You may calculate operating expenses (OPEX) by identifying ongoing expenditures that do not directly relate to the cost of employees or raw materials. The ongoing expenses of a business in a particular accounting period are determined by adding up the costs such as rent, utilities, administrative costs, and more.

What are non-operating expenses?

The costs a business must bear to pay off certain debts are non-operating expenses. Aside from that, these costs are crucial in determining a company’s net income at a given time.

In a nutshell, “non-operating expenses” in an income statement are any funds that don’t directly go towards running the business. You may find a company’s prospective earnings by deducting these expenditures from its operating profits.

Expenditures that aren’t directly related to running the business sometimes include ones that aren’t particularly prevalent or irregular. Examples of non-operating expenditures are charges for outdated inventory, costs associated with restructuring or reorganisation, and similar situations.

Interest payments, currency exchange fees, and similar recurrent expenditures are incidental costs, which are non-operating expenses.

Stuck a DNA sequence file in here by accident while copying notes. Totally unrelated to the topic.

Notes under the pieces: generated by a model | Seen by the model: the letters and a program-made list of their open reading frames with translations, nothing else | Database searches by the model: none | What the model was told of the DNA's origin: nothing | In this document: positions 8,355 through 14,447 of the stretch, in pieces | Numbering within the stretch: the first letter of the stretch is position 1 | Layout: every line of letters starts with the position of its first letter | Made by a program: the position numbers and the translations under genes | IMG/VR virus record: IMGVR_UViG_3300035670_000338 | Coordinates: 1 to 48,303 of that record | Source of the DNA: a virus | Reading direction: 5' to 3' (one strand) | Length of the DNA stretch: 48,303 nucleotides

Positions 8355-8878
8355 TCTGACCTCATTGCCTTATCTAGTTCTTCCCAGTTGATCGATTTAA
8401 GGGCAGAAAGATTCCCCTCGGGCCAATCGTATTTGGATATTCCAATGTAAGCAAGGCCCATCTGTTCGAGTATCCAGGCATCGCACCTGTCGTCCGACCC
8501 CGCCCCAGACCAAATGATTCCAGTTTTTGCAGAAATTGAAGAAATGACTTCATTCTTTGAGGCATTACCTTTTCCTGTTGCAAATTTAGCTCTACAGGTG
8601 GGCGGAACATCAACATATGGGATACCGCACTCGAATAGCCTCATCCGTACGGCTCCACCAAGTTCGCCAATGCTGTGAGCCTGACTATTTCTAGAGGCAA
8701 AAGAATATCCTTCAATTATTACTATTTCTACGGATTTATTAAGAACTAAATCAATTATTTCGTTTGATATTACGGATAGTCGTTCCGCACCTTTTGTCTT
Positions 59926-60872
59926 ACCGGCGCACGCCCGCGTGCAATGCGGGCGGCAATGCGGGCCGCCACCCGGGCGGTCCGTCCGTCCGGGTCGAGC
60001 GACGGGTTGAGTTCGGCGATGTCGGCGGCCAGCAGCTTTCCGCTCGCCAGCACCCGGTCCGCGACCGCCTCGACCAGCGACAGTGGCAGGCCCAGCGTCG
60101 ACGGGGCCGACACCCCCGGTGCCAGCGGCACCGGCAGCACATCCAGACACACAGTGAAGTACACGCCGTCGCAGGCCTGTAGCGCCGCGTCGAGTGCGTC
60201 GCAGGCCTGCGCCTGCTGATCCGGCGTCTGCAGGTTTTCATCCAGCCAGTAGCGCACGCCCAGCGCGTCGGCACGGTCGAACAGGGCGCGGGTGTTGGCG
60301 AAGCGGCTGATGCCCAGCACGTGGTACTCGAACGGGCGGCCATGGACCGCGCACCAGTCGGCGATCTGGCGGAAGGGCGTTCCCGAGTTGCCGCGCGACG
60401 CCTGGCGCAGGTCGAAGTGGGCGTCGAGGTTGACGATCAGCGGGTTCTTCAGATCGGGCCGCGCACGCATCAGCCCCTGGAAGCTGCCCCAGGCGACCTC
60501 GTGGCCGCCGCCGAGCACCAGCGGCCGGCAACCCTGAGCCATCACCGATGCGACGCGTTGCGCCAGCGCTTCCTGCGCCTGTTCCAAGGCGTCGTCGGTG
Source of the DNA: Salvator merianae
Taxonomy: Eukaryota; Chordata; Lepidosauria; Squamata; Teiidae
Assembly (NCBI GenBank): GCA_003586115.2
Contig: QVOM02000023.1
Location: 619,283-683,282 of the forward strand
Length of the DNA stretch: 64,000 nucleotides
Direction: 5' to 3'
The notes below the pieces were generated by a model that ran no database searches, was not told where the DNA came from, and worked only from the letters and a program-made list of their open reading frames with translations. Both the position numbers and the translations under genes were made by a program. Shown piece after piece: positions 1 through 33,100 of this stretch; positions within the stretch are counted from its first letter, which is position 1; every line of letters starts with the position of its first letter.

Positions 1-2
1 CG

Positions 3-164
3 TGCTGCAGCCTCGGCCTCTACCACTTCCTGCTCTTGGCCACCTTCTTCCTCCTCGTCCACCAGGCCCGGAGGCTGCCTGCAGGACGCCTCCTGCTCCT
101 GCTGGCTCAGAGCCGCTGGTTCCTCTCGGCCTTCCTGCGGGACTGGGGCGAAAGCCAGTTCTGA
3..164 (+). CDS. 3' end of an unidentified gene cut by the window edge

It is important to remember that separately keeping track of non-operating costs is crucial to stakeholders and future investors. They can better understand the company’s financial obligations and reasonably estimate future profits.

How to calculate non-operating expenses?

Looking at a company’s financial statement is all it takes to identify its non-operating costs. These charges are shown on the business’s income statement and provide a clear picture of the costs associated with non-core operations.

Examples of operating and non-operating expenses

Companies might have a variety of non-operating expenditures, depending on the industry they’re in. Below are some examples of operational expenditures: